Parents Torn Between Bribing Teachers or Reporting Them in Ugandan Schools

In Uganda, high levels of corruption extend even to schools, where parents often give teachers gifts to help their children get ahead. Teachers can receive warnings and even be fired for accepting, but it hasn’t deterred some parents from gift-giving – or even some teachers from demanding it.

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Parents Torn Between Bribing Teachers or Reporting Them in Ugandan Schools

Apophia Agiresaasi, GPJ Uganda

Students work at Kisuule Primary School in Bukoto, a suburb of Kampala, Uganda. The school has a policy that forbids parents from giving money to teachers, which parents throughout Uganda do to ensure that their children are treated well.

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KAMPALA, UGANDA— Teachers at Kisuule Nursery and Primary School are strictly prohibited, on pain of termination, from accepting gifts and money from the parents of their students. That’s a policy that Harriet Nangwe, who’s been a teacher at the school for a decade, strongly agrees with.

Such gifts are “a form of corruption” that compel teachers to give failing students passing grades, she says.

But Nangwe might well be in a minority of teachers who feel that way.

Cash, luxury items and even bags of groceries are now so commonly passed from parents to teachers in Uganda that some teachers now boldly request those items. In exchange, the children of parents who give gifts often sit at the front of the class and receive high marks, whether or not those marks are earned.

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Apophia Agiresaasi, GPJ Uganda

Staff members at the Ugandan government’s Anti-Corruption Unit take calls from people reporting corruption. In Uganda, corruption is so common that it impacts even children’s access to basic primary education.

It’s the middle of the term now for many schools in Uganda, a time when many parents visit their children’s schools and interact with teachers. One teacher, who asked that her full name not be used because of ethics concerns related to teacher gifts, says she expects to get at least 200,000 Ugandan shillings(about $54) from parents during this season. For some teachers, that’s nearly a month’s salary.

The practice of giving cash and other gifts to teachers begins at the earliest stages of a child’s education.

Jackeline Busingye, a teacher by profession, says she’s seen some parents at her child’s baby class give cash – 10,000 ($2.70), 20,000 ($5.40) and even 50,000 ($13.51) shilling notes – to teachers. And their children, she says, are treated better than others in the classroom.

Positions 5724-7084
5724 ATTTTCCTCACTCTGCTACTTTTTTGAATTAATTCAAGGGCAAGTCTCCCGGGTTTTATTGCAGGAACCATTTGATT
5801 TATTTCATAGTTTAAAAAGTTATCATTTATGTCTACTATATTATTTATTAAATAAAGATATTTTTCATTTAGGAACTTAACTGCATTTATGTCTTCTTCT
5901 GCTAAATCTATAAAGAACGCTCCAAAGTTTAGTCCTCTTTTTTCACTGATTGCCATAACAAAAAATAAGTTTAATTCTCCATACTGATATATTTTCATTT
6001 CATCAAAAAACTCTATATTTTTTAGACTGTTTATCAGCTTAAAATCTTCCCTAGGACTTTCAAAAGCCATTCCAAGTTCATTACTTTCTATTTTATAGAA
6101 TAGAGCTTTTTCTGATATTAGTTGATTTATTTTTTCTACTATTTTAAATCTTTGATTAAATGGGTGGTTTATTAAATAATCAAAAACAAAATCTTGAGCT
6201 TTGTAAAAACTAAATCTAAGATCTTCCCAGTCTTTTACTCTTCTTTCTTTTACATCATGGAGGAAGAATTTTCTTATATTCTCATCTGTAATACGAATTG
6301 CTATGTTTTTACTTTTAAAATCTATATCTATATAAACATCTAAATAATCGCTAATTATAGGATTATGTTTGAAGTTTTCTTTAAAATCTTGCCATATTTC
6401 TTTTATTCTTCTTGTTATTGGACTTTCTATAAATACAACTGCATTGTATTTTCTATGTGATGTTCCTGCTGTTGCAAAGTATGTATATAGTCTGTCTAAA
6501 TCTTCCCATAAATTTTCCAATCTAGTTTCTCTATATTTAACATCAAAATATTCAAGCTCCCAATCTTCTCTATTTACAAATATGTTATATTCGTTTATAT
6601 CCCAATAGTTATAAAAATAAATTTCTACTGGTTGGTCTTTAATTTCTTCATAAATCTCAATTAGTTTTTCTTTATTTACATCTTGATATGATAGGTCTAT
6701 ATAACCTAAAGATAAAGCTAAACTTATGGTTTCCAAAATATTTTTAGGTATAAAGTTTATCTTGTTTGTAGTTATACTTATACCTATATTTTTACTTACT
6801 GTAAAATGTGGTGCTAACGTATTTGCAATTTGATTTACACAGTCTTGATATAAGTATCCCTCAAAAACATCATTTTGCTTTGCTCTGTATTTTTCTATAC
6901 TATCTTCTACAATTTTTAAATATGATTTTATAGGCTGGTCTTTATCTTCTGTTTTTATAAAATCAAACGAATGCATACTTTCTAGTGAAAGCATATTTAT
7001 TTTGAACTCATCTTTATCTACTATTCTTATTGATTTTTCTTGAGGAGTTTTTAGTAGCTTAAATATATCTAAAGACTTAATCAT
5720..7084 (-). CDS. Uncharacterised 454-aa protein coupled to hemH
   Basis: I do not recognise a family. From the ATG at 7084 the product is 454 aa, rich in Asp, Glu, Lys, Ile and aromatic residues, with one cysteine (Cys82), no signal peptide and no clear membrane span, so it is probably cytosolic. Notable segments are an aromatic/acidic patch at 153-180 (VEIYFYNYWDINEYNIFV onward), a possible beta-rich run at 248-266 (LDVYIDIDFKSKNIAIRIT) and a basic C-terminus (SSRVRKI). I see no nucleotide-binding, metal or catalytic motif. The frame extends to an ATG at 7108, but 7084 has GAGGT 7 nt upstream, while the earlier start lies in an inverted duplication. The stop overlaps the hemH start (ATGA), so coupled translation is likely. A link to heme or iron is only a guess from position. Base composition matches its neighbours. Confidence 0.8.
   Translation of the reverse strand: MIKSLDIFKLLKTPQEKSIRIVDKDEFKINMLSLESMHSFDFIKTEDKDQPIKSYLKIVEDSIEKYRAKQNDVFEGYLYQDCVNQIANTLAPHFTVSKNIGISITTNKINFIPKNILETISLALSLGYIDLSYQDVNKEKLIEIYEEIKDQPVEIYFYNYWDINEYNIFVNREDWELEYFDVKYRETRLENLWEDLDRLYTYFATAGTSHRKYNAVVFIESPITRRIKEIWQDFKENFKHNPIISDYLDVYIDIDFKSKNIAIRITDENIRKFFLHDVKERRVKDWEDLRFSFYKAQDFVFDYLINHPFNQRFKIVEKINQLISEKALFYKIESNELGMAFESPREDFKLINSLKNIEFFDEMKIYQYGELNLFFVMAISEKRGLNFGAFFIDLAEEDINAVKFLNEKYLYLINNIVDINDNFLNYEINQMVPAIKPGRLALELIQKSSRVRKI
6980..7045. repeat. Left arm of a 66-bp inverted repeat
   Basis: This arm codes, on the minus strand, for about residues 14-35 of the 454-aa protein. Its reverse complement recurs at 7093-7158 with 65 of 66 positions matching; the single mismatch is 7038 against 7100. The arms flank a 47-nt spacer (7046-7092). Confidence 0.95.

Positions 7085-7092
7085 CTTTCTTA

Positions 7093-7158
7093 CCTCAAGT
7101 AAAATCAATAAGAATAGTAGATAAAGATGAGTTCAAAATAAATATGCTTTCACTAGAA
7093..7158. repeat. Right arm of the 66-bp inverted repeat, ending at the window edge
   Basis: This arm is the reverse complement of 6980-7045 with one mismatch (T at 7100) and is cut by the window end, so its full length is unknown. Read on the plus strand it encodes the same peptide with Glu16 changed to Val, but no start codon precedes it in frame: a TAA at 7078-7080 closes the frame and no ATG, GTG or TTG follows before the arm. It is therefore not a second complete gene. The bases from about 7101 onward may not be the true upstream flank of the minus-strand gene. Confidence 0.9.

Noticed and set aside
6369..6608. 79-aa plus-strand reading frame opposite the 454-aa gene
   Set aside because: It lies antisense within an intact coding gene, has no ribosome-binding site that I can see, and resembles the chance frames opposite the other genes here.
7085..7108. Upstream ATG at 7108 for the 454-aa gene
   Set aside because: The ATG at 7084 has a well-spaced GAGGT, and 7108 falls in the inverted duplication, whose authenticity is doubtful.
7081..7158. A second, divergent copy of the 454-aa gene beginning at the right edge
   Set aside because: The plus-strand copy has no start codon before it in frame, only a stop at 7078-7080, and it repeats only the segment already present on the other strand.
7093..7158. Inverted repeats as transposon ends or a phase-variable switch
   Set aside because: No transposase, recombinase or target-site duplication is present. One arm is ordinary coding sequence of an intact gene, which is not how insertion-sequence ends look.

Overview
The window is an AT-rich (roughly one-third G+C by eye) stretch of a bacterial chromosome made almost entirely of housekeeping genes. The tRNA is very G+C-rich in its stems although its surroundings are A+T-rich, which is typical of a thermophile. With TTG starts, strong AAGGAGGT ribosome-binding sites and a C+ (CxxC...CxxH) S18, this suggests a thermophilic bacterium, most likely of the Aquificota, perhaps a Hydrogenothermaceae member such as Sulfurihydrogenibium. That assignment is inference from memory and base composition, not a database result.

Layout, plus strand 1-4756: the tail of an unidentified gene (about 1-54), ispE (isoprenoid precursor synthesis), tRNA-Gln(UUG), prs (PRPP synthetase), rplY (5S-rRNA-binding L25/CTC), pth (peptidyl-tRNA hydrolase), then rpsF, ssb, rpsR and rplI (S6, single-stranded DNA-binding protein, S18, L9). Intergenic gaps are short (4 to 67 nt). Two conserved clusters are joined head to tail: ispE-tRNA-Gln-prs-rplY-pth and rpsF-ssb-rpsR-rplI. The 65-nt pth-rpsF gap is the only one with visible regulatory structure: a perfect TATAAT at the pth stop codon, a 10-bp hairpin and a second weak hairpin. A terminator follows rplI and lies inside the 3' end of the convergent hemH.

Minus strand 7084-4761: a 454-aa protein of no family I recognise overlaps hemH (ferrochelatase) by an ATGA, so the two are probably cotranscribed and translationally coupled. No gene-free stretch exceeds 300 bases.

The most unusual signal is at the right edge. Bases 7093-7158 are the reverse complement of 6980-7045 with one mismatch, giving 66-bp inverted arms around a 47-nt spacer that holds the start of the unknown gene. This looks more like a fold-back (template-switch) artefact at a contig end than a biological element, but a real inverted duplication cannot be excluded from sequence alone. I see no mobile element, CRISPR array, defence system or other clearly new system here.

“I noticed that other children were being dressed by teachers and I had to dress mine myself,” she says. “They always put other children in front, and I have never seen mine being put in front.”

But other parents say a little cash, slipped discretely to a teacher, is worthwhile.

“Some peoples’ morales are so down that I feel I have to give a teacher some 20,000 shillings at least so that I don’t have to worry about my child,” says Patrick Bigirwa, an independent research consultant. (That’s about $5.40.)

Bigirwa says he gives that amount to his child’s teacher about three times per term.

On average, primary school teachers earn 250,000 shillings (about $67) a month and their secondary school counterparts start at 536,000 shillings (about $145). A teacher with a degree can earn about 600,000 shillings (about $162).

Meanwhile, lawyers earn between 850,000 (about $230) and 5.8 million (about $1,566) shillings.

Entry-level health workers earn about 313,000 shillings (about $85). Police and prison officers earn between 467,000 shillings (about $126) and 573,000 shillings (about $155).

Corruption is commonplace. In a report released by Transparency International in January 2019, Uganda was ranked 149 out of 180 countries for perceived corruption. The risk of corruption is high across the board, especially for people who want to do business in the country, according to the GAN Business Anti-Corruption Portal.

A 2013 report published by Human Rights Watch found that large-scale corruption in Uganda has broad-reaching impact, filtering down to ultimately deprive ordinary Ugandans of fundamental rights, including basic education.

Some parents send gifts to teachers as a token of appreciation, says Cissy Kagaba, the executive director of the Anti-Corruption Coalition Uganda.

Problems arise because it’s difficult to determine when a gift is a token or a bribe, she says.

“You can’t prevent one from appreciating that person,” Kagaba says. But it is wrong for a teacher to give preferential treatment, such as high marks, to a child just because their parents gave money or gifts, she adds.

Guidelines given by the Ministry of Education and Sports, which oversees Uganda’s school system, ensure that teachers who favor certain children based on gifts they get receive warnings. They can even be fired if the problem persists.

In general, each school’s head teacher is responsible for ensuring that teachers aren’t bribed, says Aggrey Kibenge, the undersecretary for finance and administration in that ministry.

“If a matter is of such grave concern in a given area, then schools can report it to the district education officer and chief administrative officer,” he says.

Still, some teachers press parents to bring them gifts.

Elizabeth Kwarikunda, whose child attends Daffodils Primary School in Kampala, says she was irked when a teacher continually asked her for money and alerted the school’s top official.

“I managed to get [the] teacher…sacked from his school for insinuating that I should appreciate him for asking care of my child,” she says.